The Occasional Cook

~Pottering about in my Pink Kitchen

Raw kale salad with orange and olives — May 27, 2019

Raw kale salad with orange and olives

I learnt how to make raw kale salad watching some YouTube videos. And I learnt that you need to massage the leaves so they aren’t so hard.

It’s not easy to get kale in this part of the world but last week, I think because maybe it’s in season, the local supermarket was selling them cheap! I bought a packet but there was a lot. One bunch of kale can feed a family of five!

I cut the leaves small and massaged them for a few second. A few minutes is just too much for me! And then since I had mandarin oranges, I cut a few, added a few tablespoons of olives. Oh, and two boiled eggs. For the dressing, because I was pressed for time, I just drizzled store bought Caesar dressing.

First time eating raw kale salad but I think I’ll be making this more often so that I’ll eat healthily this year.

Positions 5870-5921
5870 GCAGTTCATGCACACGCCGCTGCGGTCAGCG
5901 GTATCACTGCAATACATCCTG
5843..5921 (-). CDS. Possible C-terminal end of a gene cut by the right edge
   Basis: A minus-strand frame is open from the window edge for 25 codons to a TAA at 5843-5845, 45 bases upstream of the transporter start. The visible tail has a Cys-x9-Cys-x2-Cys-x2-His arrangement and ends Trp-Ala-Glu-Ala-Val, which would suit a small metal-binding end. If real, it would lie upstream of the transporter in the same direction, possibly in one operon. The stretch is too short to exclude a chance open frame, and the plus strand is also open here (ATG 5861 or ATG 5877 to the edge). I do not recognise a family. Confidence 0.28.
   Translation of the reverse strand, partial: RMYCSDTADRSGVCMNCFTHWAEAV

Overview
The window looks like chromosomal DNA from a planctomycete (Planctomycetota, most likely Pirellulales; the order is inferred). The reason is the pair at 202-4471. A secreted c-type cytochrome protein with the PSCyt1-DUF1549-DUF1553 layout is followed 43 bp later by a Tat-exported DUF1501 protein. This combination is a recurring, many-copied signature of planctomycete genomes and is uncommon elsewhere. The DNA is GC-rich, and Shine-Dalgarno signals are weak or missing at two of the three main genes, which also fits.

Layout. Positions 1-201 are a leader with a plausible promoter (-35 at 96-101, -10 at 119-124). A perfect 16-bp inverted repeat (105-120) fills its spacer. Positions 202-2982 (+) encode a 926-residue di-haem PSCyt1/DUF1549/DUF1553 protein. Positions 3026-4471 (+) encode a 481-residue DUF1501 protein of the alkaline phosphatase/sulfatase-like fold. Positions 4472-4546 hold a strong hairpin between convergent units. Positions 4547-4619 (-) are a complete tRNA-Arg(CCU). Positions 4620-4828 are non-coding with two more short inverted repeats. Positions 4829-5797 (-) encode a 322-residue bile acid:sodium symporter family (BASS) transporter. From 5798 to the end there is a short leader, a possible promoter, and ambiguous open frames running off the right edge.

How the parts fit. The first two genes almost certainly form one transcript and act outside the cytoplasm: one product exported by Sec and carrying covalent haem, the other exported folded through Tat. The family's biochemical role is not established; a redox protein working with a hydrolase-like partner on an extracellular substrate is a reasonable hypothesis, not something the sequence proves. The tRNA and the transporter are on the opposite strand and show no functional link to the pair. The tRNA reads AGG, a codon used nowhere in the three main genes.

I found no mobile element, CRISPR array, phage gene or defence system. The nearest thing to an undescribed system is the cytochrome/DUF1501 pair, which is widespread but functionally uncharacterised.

Shakshuka with Meat — May 4, 2019

Shakshuka with Meat

This time yet another variation of shakshuka. This time with ground beef at the bottom.

I seasoned the ground beef with this fragrant spice mix for madhi rice I bought in Kuala Lumpur by Chef Ammar. And then season with salt and pepper. It consists of coriander, cardamom, cumin amongst other spices.

For the tomato sauce, I used capsicum and mushrooms.

And then all it took was simply putting the minced beef at the bottom followed by sauce and then cracking the eggs in. I served with Greek honey yogurt and lots of chopped coriander. I also had four good quality fried sausages so I just placed them around the dish.